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Wednesday, November 30, 2022

Debt Settlement Company Red Flags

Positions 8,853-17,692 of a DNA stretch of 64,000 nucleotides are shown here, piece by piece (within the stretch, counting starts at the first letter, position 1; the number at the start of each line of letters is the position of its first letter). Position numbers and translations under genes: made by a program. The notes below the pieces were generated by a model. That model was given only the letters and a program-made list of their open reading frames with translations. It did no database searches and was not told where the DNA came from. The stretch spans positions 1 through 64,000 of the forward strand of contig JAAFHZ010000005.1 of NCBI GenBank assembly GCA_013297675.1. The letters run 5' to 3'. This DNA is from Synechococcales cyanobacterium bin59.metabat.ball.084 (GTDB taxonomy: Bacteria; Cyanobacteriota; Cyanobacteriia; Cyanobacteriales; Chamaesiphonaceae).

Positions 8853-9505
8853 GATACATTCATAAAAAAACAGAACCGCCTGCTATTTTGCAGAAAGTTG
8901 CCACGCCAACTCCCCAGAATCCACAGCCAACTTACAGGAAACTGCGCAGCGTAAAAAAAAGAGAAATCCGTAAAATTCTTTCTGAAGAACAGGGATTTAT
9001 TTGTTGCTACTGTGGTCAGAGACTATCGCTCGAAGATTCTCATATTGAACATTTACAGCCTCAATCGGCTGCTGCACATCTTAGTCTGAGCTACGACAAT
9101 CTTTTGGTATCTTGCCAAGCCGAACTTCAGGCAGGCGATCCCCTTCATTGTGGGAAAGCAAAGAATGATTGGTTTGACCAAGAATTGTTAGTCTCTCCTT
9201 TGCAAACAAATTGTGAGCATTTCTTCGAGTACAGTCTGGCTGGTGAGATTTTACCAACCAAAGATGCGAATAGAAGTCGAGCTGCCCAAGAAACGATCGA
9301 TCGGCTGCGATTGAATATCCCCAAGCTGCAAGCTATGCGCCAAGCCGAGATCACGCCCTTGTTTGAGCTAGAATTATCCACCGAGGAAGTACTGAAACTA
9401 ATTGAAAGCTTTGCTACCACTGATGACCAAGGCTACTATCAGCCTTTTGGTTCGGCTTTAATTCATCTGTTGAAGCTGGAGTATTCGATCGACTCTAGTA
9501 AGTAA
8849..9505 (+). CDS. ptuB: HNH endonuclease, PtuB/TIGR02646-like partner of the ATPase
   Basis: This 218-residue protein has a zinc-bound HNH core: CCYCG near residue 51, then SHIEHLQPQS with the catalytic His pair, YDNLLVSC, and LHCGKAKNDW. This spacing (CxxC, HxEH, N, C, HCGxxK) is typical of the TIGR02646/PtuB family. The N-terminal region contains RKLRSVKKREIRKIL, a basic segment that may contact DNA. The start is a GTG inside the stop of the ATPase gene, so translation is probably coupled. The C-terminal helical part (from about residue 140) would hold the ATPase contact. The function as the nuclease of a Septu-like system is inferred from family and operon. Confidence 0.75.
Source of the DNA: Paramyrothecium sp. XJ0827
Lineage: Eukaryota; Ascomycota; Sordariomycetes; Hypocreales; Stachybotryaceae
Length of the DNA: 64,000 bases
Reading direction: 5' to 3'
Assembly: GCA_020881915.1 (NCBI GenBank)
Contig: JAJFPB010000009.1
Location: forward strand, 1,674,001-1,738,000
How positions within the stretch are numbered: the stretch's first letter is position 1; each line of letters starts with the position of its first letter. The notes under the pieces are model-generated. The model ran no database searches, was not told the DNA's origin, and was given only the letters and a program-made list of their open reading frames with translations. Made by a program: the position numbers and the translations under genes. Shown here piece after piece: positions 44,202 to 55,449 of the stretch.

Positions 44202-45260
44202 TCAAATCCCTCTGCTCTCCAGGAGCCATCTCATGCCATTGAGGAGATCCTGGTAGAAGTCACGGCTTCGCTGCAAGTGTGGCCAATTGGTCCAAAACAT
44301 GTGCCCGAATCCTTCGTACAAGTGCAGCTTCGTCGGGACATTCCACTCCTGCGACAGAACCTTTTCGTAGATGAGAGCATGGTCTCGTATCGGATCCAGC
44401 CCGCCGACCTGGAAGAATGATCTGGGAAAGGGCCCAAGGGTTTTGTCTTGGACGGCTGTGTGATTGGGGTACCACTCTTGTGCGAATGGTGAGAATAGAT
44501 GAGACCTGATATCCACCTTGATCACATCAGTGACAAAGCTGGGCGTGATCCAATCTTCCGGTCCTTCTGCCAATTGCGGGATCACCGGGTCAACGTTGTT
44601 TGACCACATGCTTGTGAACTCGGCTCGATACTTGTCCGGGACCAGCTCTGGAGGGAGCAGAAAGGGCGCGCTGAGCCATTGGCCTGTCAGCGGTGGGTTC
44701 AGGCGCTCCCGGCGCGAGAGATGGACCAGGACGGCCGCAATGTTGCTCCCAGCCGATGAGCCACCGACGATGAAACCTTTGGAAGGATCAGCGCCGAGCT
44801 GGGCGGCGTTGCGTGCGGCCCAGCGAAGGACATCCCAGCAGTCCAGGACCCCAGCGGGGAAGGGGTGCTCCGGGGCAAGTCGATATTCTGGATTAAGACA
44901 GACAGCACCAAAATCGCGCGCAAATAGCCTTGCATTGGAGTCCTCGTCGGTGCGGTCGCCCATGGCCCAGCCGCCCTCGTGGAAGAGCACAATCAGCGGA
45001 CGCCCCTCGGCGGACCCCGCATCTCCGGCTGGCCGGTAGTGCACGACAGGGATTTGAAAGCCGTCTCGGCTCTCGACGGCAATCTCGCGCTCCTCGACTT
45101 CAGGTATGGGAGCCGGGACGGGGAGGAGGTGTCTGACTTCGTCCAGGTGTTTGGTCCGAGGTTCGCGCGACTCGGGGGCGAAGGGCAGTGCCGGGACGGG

Debt settlement is a proven method by which to resolve debt issues. This is particularly true for credit card debt, as well as certain other types of unsecured financial obligations. However, there are people out there who wantonly abuse the trust of consumers. They string them along, claiming to help resolve debts, when the reality is they’re pocketing every dollar they get. You’d do well to review these debt settlement company red flags before contacting any organization to help you in this regard. What is Debt Settlement? Certain types of debt are negotiable. In other words, in extreme circumstances, creditors are willing to accept less than the full amount owed in order to wipe a debt off the books. Credit card debt, revolving debt of any type, some medical bills and certain types of student loans can be resolved in this manner. Mortgage loans and car loans, as well as child support, alimony and back taxes cannot. Debt settlement agents, like those at Freedom Debt Relief, work with lenders to negotiate deals wherein your debts will be forgiven in exchange for one-time payments in full of an agreed-upon amount. To accrue settlement funds, you’ll deposit the money you currently send to creditors into an escrow-like account from which settlement agreements will be funded. Many creditors (not all) will agree to this because they know a bankruptcy filing on your behalf could mean they’ll get nothing. Read Also: DoorDash asks job applicants to state their sexual orientation In some cases, depending upon the amount of debt in question and your income, settlement agreements can take up to five years to complete. This affords bad actors a huge window within which to profit from your desire to become debt-free. With that in mind, here’s what to watch out for when considering hiring a debt settlement firm. Debt Settlement Red Flags Requests for Upfront Payment – This is actually illegal. The law prohibits debt settlement companies from asking you to pay settlement fees before agreements are reached and paid off. Small sign-up fees and monthly administrative fees are permitted, but settlement fees only come due when the company has actually provided the service. Guarantees — Offers to settle all of your debts for pennies on the dollar with guaranteed results are bogus — and unrealistic. Some creditors will agree to make deals, others won’t. Some will make deals in certain instances and won’t in others. It’s unpredictable because individual circumstances vary. Obfuscation — An unwillingness to fully disclose all aspects of the settlement process is a definite bad sign. Legitimate debt settlement agencies know the process isn’t a bed of roses. There are unattractive aspects to the process that should be disclosed. Forgiven debt could be subject to IRS taxation, you could get sued during the process and your credit score will decline. Less than honest answers about any aspects of the procedure should be viewed suspiciously. Read Also: The dividend rate of this cedar is the highest in a decade. Nation World News Rudimentary Initial Interview — A real debt relief company will schedule a preliminary meeting during which your financial situation will be carefully reviewed, before signing you into a program. They will also typically offer personal finance tips if your situation doesn’t warrant a settlement program. Anyone glossing over this step or appearing to be in a rush you to sign you up— without having looked at your situation in detail — is probably scamming. This is especially true if they’re asking you to provide data such as bank account numbers, Social Security numbers and the like—before providing any information about their services. Touting a “Government Program” — While it’s true President Biden has signed a bill to forgive certain types of student debt — up to $20,000 — nothing like that exists for consumer debt. There is no magic government wand capable of making credit card debt go away. Any mentions of government credit card debt programs should be considered warily. These are but five of the ways to tell you’re dealing with a less than reputable settlement company. A good thing to look for is accreditation by the American Fair Credit Council. The organization is there to ensure debt settlement practitioners operate on the up and up.